UN New York – The 63rd Commission on the Status of Women (CSW63) concluded on Friday 22nd March by the adoption “by consensus” of its “draft agreed conclusions”.
This output document, a result of lengthy negotiations among Member States, contains an analysis of this year’s priority theme – “Social protection systems, access to public services and sustainable infrastructure for gender equality and the empowerment of women and girls”. More importantly, these agreed conclusions also provide a set of policy recommendations for governments and other relevant stakeholders that we at MMM welcome.
Two States, Saudi Arabia and Egypt, distanced themselves from the adopted text – and several others also indicated that the text could not prevail over their national or customary Law. , Many states also expressed regret on the weakness of the text, in particular, on Sexual and Reproductive Health and Rights (SRHR).
We at MMM, however, are delighted that these agreed conclusions include two policy recommendations that are particularly relevant for mothers, and which we have long been advocating for:
1- Recognize and value unpaid care and domestic work by ensuring access to social protection for unpaid caregivers, including coverage for health care and pensions (l)
2- Guarantee access to maternity protection in accordance with the Maternity Protection Convention, 2000 (No. 183) of the International Labour Organization for all workers and promote the equal sharing of responsibilities by expanding parental leave that incentivizes fathers’ participation in child rearing. (m)
The first recommendation implicitly recognizes that unpaid family care work IS indeed work, which should give access to social protection like for any other worker. The second recommendation answers the abysmal statistics that only 41.1% of mothers globally with new-borns receive maternity benefit – a figure that drops to 15.8 % in Africa.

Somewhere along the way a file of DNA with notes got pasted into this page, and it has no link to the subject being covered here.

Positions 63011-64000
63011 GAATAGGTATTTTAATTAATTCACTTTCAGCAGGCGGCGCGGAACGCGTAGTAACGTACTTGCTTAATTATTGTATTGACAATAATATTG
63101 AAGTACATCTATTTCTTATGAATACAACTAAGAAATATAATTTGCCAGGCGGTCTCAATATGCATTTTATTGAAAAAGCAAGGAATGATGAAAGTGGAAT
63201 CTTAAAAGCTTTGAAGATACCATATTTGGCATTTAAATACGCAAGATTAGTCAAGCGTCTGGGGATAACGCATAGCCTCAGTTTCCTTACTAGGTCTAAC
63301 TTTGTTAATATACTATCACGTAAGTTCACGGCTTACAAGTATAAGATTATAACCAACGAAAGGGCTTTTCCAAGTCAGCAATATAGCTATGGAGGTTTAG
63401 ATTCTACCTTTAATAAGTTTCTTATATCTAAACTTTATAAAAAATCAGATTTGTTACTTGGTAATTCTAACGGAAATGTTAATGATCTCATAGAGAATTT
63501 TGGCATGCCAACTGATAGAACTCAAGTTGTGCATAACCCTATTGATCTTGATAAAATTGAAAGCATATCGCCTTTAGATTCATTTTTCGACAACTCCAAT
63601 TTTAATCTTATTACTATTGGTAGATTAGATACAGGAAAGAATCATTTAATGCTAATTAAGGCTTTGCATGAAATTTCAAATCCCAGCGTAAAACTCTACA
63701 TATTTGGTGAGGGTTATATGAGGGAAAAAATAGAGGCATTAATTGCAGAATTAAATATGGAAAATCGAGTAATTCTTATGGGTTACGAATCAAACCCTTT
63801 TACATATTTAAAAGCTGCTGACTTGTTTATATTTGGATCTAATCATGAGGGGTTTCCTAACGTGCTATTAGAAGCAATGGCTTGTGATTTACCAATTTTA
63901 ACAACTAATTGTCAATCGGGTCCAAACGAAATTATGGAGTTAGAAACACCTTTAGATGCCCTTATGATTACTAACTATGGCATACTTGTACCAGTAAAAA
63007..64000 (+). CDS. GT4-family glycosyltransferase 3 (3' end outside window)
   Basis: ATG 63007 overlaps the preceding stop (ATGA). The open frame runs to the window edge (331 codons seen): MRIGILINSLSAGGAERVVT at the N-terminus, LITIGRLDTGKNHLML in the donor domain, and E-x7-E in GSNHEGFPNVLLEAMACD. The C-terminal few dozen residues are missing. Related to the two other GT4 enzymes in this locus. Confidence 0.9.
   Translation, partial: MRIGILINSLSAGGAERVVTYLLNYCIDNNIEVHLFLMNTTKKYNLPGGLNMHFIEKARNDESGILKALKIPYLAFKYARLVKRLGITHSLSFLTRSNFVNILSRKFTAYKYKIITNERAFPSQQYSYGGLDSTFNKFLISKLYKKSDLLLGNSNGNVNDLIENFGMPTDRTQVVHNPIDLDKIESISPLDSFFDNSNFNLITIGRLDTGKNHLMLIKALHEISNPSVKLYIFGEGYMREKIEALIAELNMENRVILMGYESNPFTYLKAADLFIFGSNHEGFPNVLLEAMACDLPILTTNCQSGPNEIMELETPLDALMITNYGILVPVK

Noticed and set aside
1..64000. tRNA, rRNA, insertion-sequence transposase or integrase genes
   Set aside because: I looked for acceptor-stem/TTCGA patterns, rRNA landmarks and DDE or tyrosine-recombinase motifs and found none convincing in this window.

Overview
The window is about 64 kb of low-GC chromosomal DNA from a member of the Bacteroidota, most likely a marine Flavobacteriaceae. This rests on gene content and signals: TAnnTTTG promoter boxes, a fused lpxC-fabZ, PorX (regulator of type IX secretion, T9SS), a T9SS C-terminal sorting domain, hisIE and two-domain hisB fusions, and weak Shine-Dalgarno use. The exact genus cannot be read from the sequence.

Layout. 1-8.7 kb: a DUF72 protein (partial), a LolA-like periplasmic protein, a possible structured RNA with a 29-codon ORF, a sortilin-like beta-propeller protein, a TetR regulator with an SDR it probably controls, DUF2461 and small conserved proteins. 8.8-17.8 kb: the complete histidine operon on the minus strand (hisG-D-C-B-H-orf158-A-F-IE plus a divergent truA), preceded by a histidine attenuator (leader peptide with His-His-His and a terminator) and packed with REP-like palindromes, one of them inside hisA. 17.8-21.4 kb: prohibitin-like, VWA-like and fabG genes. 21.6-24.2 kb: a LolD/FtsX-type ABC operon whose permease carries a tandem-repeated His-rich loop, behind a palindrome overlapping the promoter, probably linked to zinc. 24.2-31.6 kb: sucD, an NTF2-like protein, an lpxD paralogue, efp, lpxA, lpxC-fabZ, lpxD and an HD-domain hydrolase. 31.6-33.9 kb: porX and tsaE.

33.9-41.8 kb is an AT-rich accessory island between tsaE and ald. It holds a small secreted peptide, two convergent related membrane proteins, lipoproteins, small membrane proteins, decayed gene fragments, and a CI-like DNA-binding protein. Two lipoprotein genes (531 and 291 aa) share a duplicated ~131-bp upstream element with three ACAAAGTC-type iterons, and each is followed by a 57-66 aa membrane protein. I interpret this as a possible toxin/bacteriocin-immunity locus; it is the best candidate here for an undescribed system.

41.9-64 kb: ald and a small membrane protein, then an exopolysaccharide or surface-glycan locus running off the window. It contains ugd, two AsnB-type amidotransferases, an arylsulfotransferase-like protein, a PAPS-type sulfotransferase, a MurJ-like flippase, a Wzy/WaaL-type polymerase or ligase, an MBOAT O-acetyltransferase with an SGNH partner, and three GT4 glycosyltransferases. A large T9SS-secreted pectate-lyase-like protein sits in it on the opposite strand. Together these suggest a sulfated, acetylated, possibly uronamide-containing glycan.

A lot of work still remains to be done to ensure that every mother around the world receives adequate social protection and benefits from public infrastructure and services that support the unpaid work of caring – including access to clean water and sanitation, energy, healthcare, transportation, ICT, etc.
Taking to the floor during the last meeting of the Commission, the delegate for Lebanon received a standing ovation after a passionate plea to further work in improving the situation of women and girls everywhere around the world. She concluded with a word of caution, quoting Simone de Beauvoir:
“Don’t forget that it will be enough for one political, economic or religious crisis for women’s rights to be questioned. These rights are never to be taken for granted; you must remain vigilant all your life.”
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